Archive for the 'Linux' Category

PlayOnLinux Project

I came across this project today, it’s based off Wine but makes the whole process a lot more straight forward, and allows the user to easily exploit some of Wine’s more complicated features with more ease. It is, of course, open source, and uses the Bash and Python languages, making it distribution-independent.

A good idea for Linux and gaming enthusiasts, have a look at it over at

10 Handy Linux Commands

Quickly Find a PID

pgrep looks through the currently running processes and lists the process IDs which matches the selection criteria to stdout.

pgrep ssh

This will list all PIDs associated with the ssh process.

Execute The Last Command


This will execute the last command you used on the command line.

Execute The Last Command Starting With…

If you want to execute a command from history starting with the letter S you can use:


This will execute the last command used on the command line that started with s.

Repeatedly Run a Command and Display the Output

watch runs a command repeatedly, displaying its output. This allows you to watch the program output change over time. By default, the program is run every 2 seconds. watch is very similar to tail.

watch -d ls -l

This will watch the current directory for any file changes and highlight the change when it occurs.

Save Quickly in VI/VIM

If you’re in a hurry, you can save and quit the file you’re editing in vi by exiting insert mode, holding shift, and hitting z twice.

Quickly Log Out of a Terminal

You can quickly log out of a terminal session by using: CTRL+D

Navigate to the Last Directory

cd - will take you to the last directory you were in.

Make Parent Directories the Smart Way

mkdir -p /home/danny/make/all/of/these/directories/ will create all directories as needed even if they do not exist. Why waste time doing something like: mkdir make ; cd make ; mkdir all ; cd all ; mkdir of ; cd of… you get the point. Use mkdir -p!

Delete an Entire Line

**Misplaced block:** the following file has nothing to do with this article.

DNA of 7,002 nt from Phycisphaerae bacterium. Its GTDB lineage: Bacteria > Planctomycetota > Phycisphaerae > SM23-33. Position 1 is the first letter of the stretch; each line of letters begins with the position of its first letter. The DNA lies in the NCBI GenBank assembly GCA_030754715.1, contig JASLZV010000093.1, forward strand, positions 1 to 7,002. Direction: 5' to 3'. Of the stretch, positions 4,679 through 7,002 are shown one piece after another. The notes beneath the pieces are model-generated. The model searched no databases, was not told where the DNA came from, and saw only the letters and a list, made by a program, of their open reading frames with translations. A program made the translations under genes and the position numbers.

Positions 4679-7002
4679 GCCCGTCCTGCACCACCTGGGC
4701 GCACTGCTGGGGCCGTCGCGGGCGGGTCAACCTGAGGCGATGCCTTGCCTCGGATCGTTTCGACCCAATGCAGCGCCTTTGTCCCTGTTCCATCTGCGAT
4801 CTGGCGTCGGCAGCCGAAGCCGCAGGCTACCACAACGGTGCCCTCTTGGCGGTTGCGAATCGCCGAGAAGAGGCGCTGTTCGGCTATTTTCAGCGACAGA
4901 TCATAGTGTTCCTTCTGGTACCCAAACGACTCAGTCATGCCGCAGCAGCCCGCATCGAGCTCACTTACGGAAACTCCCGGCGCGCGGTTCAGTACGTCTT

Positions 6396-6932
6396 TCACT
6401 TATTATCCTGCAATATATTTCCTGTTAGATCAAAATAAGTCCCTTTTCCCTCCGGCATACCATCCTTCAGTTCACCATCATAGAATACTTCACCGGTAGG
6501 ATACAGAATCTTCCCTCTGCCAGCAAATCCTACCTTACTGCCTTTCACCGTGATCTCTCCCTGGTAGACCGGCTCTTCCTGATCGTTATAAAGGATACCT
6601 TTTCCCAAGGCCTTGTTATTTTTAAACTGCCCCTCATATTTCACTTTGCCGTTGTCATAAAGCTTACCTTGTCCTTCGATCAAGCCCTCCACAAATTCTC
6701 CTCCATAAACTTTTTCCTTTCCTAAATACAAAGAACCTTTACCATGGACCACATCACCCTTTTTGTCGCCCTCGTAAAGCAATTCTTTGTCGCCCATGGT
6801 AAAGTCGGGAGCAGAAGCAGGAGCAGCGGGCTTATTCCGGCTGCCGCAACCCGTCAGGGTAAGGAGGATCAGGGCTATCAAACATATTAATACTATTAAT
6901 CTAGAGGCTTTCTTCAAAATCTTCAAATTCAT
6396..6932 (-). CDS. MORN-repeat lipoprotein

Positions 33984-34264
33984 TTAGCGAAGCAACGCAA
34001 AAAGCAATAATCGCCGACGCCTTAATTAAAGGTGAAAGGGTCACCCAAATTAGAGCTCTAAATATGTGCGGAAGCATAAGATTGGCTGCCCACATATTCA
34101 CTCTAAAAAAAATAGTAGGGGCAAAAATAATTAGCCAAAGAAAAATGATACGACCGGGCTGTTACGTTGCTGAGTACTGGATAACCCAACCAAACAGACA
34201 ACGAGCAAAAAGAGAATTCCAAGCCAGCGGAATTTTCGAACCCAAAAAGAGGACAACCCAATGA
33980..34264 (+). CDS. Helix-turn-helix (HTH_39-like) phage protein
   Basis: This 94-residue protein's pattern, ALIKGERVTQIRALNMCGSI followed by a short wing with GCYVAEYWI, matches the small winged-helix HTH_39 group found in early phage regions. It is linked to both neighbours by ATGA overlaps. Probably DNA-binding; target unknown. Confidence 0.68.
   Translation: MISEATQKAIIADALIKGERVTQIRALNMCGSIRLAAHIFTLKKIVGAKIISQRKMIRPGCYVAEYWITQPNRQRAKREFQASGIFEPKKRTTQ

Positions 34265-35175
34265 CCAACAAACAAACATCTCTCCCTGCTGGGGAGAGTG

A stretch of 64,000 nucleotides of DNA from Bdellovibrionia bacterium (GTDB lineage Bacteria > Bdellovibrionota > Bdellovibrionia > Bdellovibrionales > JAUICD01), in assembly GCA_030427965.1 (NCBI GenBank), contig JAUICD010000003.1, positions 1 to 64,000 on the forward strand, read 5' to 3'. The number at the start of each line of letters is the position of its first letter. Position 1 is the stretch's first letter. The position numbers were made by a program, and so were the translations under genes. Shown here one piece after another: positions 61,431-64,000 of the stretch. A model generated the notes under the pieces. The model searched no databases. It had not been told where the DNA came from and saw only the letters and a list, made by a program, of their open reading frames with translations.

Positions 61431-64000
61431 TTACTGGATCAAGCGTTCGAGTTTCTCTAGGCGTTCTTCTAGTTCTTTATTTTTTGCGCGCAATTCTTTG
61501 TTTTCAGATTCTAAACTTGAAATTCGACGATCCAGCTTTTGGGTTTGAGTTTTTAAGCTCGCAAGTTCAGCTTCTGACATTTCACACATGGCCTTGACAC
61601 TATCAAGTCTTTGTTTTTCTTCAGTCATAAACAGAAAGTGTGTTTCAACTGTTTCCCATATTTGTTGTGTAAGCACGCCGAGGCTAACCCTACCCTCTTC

If you’ve just typed a long string of commands that you don’t need to enter anymore, delete the entire line by using: CTRL+U.

Set the Time stamp of a File

touch -c -t 0801010800 filename.c will show the time stamp as 2008-01-01 8:00. The format is (YYMMDDhhmm).

Ubuntu 8.04 - Hardy Heron

The long anticipated Ubuntu 8.04 - Hardy Heron was released last week, this is the new LTS (Long Term Service) release of Ubuntu featuring a 3 year support cycle for desktop users. I was quick to install my copy, starting with an upgrade from 7.10 that took about an hour, only to find many problems and a few things which had broken… Not to worry though, a quick reformat later and I was ready to go!

I have to say, it runs like a dream. All the hardware on my IBM ThinkPad T41 worked right out of the box, including wireless support, which is in my experience is normally a pain to try and overcome. Unfortunately (for some, at least), Hardy Heron only ships with the infamous Firefox 3.0 beta 5, a version of Firefox which I am currently avoiding due to the lack of compatibility with many of the plugins I use.

There are a bunch of other improvements that one will notice right off the mark, mainly small graphical changes and make the layout and interface for the user a bit simpler and easier to navigate, as well as shipping with the standard open source applications (OpenOffice, Pidgin, GIMP and so on). I recommend giving it a shot, moreover because its an LTS release too.

Current users can upgrade running

update-manager -d

from terminal, and new users (or those wanting a fresh install) can obviously pick up a copy over at

Linux From Scratch